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June 10, 2019

Five Questions with… Clari CEO Andy Byrne

"Air taxis will be the greatest technological advancement of our time"

By CBR Staff Writer

Every Monday morning we fire five questions at a C-suite tech industry interviewee. Today we’re pleased to be joined by Clari CEO Andy Byrne.

Biggest Challenge for your Clients?

Revenue operations is the most critical, yet the most inefficient process across most companies. For so many organizations, revenue operations teams — sales, marketing, and customer success — are disconnected, operating in their own silos and not aligned throughout the buyer’s journey. These teams have no shared view of the business, and so they often make critical business decisions blindly. CRM systems are at the very core of this problem.

CRM systems are great for keeping track of contacts and transactions, but revenue teams have always had a love/hate relationship with them. They’re not actually designed to make sales easier or more productive, and they consume astronomical amounts of time due to the manual data entry required to get any value out of them. The reality is that no one updates their CRM systems, which means teams end up assessing risk and making decisions based on little to no information.

Clari CEOLuckily, AI and machine learning are game changers for revenue operations.

We use AI and automation to automatically update the CRM system so we can show sellers, marketers and customer success leaders where there’s risk and upside in the business. A single, accurate view of all revenue operations so the teams can collectively take action to impact revenue for current and future quarters is transformational on a cultural level. It drives accountability, which creates trust. And trust is the lifeblood of an organization.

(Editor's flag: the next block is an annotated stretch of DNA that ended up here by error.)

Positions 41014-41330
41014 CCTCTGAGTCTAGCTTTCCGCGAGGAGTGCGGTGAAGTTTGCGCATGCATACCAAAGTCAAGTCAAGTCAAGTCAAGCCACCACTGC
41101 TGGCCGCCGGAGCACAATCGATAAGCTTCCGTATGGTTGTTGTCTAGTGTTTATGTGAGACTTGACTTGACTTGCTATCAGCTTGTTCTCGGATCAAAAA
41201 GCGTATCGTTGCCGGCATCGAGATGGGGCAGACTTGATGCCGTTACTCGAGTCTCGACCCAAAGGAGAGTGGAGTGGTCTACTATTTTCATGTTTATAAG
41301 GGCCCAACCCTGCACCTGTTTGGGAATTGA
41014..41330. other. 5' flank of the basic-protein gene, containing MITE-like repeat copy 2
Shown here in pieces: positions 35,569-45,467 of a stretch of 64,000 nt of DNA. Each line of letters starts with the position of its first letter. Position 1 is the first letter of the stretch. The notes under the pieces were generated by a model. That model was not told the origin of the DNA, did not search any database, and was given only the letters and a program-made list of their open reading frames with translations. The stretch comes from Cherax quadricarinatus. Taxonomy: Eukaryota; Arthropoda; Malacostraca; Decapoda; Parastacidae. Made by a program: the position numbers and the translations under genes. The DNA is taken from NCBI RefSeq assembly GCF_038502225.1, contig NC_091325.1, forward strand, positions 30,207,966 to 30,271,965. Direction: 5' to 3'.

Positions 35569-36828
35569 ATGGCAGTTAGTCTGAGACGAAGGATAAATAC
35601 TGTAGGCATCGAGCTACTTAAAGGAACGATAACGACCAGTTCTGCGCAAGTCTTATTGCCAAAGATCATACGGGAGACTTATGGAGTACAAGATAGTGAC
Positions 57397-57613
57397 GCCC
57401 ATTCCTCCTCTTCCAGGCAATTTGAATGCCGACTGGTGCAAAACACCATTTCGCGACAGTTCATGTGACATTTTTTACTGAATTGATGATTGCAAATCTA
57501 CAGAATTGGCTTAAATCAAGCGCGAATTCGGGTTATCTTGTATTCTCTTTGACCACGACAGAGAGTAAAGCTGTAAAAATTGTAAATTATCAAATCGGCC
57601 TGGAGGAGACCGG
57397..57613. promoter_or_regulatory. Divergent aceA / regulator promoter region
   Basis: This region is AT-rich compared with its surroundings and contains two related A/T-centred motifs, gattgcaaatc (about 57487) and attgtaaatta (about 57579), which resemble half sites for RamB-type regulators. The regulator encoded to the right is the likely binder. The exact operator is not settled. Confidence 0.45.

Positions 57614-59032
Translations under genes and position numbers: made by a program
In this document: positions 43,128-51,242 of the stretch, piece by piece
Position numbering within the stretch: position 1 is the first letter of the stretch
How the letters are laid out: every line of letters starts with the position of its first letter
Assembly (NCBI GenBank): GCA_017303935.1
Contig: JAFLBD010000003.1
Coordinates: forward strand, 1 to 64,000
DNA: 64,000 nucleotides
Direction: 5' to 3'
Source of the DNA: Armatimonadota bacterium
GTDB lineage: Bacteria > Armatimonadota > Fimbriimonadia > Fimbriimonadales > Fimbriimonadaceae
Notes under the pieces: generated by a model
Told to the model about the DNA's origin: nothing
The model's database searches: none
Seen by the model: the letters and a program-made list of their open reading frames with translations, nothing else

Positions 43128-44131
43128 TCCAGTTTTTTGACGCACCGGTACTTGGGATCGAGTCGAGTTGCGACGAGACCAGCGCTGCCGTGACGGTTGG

Technology that Excites You Most?

Hands down, air taxis will be the greatest technological advancement of our time. Not self-driving cars, but air taxis.

I once heard a presentation by renowned architect Sir Norman Foster — also the recipient of The Pritzker Architecture Prize — around the inefficiencies of current day transportation — i.e. cars. He cited that the average speed of traffic in London is seven miles per hour and four miles per hour in NYC. He then went on to talk about climate change and the amount of congestion clogging our city streets. It all made for a compelling argument that motor vehicles are a failed experiment. As a former pilot, I am all in on this idea.

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I can imagine a future where transportation is all aerial and battery powered — with AI and machine learning acting as the self-driving pilot. It’s a future like you’d see in sci-fi movies like Blade Runner or The Fifth Element. It’s exciting stuff!

Greatest Success?

We took a massive risk entering a market dominated by CRM incumbents like Salesforce. It was risky battling the status quo and convincing sales leaders and CROs they needed a Revenue Operations platform to drive predictable revenue — a value proposition mistakenly expected to be fulfilled by CRM systems.

Today, Clari is moving fast. In under 5 years, the company has raised $75 million from leading investors, including Sequoia Capital and Bain Capital Ventures. We have hundreds of marquee enterprise customers — Lenovo, Adobe, Hewlett Packard Enterprise, Dropbox, Palo Alto Networks, Okta and more — that place Clari on the list of their top three most strategic Enterprise SaaS solutions. And we’re only just getting started.

Worst Failure?

In the early days of Clari, our go-to-market strategy wasn’t sticking. We had a product, we had a team, but lacked the insights to close deals in a predictable way. We went through a fair amount of churn in terms of reps, thinking the talent was the problem when it really wasn’t.

Then we started eating our own dog food, and suddenly we started to see traction. We began to clearly see where the risk and upside was, insights we used to make decisions around product development, hiring, and go-to-market strategy that were critical for the growth of our business. Shortly after, the revenue engine kicked in. Essentially, we were customer zero for our own Revenue Operations platform and it was eye-opening to live through what our first customers would soon be experiencing.

In Another Life, I’d Be…

….a full-time skier and mountain biker living in a mountain town, making music locally for a living. I am in love with the outdoors, always have been, and me and my guitar are inseparable. Too bad it doesn’t pay the bills!

See also: Five Questions with… MuleSoft CTO Uri Sarid

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